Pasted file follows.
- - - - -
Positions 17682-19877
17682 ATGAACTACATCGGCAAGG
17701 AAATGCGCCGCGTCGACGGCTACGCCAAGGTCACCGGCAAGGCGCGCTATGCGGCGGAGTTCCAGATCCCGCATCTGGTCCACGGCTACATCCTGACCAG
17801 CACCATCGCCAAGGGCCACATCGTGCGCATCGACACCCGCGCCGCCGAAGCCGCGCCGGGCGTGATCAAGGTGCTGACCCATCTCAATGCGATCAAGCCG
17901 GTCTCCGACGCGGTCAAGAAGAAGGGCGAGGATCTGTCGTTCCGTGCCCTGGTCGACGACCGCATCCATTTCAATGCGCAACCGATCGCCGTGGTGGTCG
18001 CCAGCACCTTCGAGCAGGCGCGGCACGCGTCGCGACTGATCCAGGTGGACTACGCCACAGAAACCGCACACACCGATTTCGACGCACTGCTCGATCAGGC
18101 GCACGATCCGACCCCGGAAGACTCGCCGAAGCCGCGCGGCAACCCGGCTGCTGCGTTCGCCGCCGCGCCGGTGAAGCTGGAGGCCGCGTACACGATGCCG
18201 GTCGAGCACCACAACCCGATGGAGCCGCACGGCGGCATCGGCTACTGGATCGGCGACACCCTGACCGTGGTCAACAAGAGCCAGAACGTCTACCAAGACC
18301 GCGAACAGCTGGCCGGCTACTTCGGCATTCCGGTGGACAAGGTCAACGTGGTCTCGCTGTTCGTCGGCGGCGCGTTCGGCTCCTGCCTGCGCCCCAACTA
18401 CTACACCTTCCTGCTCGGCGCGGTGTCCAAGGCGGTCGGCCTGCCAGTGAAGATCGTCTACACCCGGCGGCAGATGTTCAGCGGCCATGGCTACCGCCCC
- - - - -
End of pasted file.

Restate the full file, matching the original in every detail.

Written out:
Positions 17682-19877
17682 ATGAACTACATCGGCAAGG
17701 AAATGCGCCGCGTCGACGGCTACGCCAAGGTCACCGGCAAGGCGCGCTATGCGGCGGAGTTCCAGATCCCGCATCTGGTCCACGGCTACATCCTGACCAG
17801 CACCATCGCCAAGGGCCACATCGTGCGCATCGACACCCGCGCCGCCGAAGCCGCGCCGGGCGTGATCAAGGTGCTGACCCATCTCAATGCGATCAAGCCG
17901 GTCTCCGACGCGGTCAAGAAGAAGGGCGAGGATCTGTCGTTCCGTGCCCTGGTCGACGACCGCATCCATTTCAATGCGCAACCGATCGCCGTGGTGGTCG
18001 CCAGCACCTTCGAGCAGGCGCGGCACGCGTCGCGACTGATCCAGGTGGACTACGCCACAGAAACCGCACACACCGATTTCGACGCACTGCTCGATCAGGC
18101 GCACGATCCGACCCCGGAAGACTCGCCGAAGCCGCGCGGCAACCCGGCTGCTGCGTTCGCCGCCGCGCCGGTGAAGCTGGAGGCCGCGTACACGATGCCG
18201 GTCGAGCACCACAACCCGATGGAGCCGCACGGCGGCATCGGCTACTGGATCGGCGACACCCTGACCGTGGTCAACAAGAGCCAGAACGTCTACCAAGACC
18301 GCGAACAGCTGGCCGGCTACTTCGGCATTCCGGTGGACAAGGTCAACGTGGTCTCGCTGTTCGTCGGCGGCGCGTTCGGCTCCTGCCTGCGCCCCAACTA
18401 CTACACCTTCCTGCTCGGCGCGGTGTCCAAGGCGGTCGGCCTGCCAGTGAAGATCGTCTACACCCGGCGGCAGATGTTCAGCGGCCATGGCTACCGCCCC